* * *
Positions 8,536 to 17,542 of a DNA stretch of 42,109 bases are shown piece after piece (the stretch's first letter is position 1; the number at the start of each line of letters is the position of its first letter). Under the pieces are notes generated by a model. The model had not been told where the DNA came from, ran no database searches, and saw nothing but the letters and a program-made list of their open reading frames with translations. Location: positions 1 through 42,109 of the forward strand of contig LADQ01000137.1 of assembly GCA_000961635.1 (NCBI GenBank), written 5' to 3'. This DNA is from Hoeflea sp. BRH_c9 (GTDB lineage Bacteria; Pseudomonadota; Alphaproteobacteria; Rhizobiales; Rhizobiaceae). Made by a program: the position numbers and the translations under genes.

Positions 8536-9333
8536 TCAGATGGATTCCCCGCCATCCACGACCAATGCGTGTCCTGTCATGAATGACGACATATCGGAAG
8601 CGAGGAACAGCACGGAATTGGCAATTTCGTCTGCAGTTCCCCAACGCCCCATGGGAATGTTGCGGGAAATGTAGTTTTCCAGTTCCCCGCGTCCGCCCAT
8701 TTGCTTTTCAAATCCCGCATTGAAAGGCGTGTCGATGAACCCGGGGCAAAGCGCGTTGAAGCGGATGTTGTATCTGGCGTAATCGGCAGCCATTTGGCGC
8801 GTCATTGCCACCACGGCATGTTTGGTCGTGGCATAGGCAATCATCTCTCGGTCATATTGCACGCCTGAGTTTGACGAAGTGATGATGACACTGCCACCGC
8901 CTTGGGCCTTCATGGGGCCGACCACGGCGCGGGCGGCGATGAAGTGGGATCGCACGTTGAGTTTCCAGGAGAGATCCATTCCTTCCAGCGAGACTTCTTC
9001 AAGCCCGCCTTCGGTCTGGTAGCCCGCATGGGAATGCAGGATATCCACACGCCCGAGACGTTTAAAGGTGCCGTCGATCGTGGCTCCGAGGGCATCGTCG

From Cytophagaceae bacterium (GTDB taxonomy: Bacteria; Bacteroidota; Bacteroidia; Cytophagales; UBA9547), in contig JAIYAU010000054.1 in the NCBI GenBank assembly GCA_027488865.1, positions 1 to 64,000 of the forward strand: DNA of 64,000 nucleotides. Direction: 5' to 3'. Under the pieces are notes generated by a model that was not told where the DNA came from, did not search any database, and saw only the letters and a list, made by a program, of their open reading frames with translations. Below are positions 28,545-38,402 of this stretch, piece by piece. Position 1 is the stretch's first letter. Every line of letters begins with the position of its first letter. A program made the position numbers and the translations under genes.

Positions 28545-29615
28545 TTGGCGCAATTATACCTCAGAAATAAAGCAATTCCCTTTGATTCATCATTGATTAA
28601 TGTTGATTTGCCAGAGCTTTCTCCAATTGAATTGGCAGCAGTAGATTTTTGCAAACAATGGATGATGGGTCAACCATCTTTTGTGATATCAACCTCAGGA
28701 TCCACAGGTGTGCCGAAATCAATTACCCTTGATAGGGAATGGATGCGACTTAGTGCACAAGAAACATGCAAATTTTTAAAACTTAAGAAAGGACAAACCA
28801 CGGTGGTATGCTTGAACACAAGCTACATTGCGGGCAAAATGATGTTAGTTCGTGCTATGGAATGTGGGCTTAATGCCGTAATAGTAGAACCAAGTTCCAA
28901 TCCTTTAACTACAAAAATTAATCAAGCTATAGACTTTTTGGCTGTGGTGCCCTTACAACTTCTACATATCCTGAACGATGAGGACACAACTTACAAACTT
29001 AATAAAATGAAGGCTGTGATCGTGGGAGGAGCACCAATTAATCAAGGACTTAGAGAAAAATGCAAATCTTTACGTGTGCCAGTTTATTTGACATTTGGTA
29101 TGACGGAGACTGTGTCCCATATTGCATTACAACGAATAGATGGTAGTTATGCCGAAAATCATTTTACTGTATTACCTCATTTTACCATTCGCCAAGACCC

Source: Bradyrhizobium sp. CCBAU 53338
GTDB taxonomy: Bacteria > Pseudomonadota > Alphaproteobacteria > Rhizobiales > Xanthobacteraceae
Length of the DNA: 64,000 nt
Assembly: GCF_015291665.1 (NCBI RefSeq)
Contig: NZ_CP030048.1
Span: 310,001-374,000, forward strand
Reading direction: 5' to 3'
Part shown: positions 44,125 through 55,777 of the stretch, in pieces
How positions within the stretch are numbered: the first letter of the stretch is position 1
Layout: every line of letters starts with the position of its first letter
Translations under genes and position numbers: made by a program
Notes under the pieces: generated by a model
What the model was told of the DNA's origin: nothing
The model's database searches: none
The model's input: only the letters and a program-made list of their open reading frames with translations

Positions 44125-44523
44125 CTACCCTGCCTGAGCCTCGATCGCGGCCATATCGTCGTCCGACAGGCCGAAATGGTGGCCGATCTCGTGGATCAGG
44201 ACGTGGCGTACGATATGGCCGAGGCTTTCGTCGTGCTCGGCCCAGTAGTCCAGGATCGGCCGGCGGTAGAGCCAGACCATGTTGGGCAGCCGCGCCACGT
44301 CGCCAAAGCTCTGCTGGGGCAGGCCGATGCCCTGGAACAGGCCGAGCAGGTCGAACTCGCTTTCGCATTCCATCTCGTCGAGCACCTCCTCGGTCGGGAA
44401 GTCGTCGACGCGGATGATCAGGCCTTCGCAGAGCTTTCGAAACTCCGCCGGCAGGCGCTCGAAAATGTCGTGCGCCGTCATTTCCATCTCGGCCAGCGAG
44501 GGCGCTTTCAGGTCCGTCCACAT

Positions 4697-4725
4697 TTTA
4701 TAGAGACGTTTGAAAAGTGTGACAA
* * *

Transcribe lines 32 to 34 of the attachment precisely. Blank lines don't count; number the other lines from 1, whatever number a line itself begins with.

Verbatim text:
The model's input: only the letters and a program-made list of their open reading frames with translations

Positions 44125-44523
44125 CTACCCTGCCTGAGCCTCGATCGCGGCCATATCGTCGTCCGACAGGCCGAAATGGTGGCCGATCTCGTGGATCAGG